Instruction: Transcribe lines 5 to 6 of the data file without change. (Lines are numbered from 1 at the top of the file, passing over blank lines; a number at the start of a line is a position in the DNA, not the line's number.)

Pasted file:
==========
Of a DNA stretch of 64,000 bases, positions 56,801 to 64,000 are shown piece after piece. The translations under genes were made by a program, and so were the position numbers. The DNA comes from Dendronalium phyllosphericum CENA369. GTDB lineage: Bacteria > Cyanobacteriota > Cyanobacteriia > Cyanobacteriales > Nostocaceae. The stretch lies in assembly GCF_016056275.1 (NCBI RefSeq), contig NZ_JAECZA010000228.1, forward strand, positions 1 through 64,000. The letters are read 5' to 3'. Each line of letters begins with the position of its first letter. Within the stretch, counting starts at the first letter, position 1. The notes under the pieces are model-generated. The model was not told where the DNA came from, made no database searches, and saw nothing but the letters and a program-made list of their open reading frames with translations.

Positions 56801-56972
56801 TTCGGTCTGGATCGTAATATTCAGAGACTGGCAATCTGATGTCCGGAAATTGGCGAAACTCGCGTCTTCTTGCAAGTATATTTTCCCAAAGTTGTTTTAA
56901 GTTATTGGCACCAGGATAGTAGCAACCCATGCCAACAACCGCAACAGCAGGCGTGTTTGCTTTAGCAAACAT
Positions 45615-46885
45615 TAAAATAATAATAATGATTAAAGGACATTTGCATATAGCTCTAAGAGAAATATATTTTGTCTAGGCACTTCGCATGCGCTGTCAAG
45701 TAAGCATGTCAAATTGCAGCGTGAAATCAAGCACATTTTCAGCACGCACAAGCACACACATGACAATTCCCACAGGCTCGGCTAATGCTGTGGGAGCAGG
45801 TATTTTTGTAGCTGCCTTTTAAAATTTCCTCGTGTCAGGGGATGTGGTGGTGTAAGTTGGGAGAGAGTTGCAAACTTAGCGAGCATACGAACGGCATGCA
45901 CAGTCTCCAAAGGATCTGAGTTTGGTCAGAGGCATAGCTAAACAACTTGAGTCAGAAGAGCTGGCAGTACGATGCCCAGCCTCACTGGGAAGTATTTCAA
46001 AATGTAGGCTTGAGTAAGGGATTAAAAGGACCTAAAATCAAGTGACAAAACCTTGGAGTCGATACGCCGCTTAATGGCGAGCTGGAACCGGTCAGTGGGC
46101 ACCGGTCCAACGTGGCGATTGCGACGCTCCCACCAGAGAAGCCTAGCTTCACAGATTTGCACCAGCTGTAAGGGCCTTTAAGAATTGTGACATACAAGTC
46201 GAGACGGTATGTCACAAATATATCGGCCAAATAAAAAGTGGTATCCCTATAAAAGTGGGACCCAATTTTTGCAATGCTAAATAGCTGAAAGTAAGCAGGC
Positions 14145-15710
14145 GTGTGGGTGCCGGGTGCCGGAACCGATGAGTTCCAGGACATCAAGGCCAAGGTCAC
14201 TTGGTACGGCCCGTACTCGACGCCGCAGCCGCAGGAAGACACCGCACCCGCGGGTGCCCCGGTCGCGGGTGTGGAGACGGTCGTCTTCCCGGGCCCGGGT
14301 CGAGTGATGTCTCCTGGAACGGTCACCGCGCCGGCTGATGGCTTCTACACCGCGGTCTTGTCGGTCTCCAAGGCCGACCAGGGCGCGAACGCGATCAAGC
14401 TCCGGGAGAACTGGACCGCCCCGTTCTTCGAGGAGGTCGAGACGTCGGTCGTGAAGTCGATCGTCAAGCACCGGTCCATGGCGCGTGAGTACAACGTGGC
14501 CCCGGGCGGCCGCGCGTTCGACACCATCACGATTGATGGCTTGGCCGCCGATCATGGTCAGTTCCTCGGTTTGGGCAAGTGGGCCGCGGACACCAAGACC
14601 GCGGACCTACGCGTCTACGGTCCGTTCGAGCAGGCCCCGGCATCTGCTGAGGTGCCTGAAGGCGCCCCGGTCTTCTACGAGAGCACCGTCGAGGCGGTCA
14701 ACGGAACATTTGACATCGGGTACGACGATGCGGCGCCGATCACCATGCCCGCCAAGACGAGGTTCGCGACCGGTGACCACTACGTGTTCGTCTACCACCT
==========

Positions 45615-46885
45615 TAAAATAATAATAATGATTAAAGGACATTTGCATATAGCTCTAAGAGAAATATATTTTGTCTAGGCACTTCGCATGCGCTGTCAAG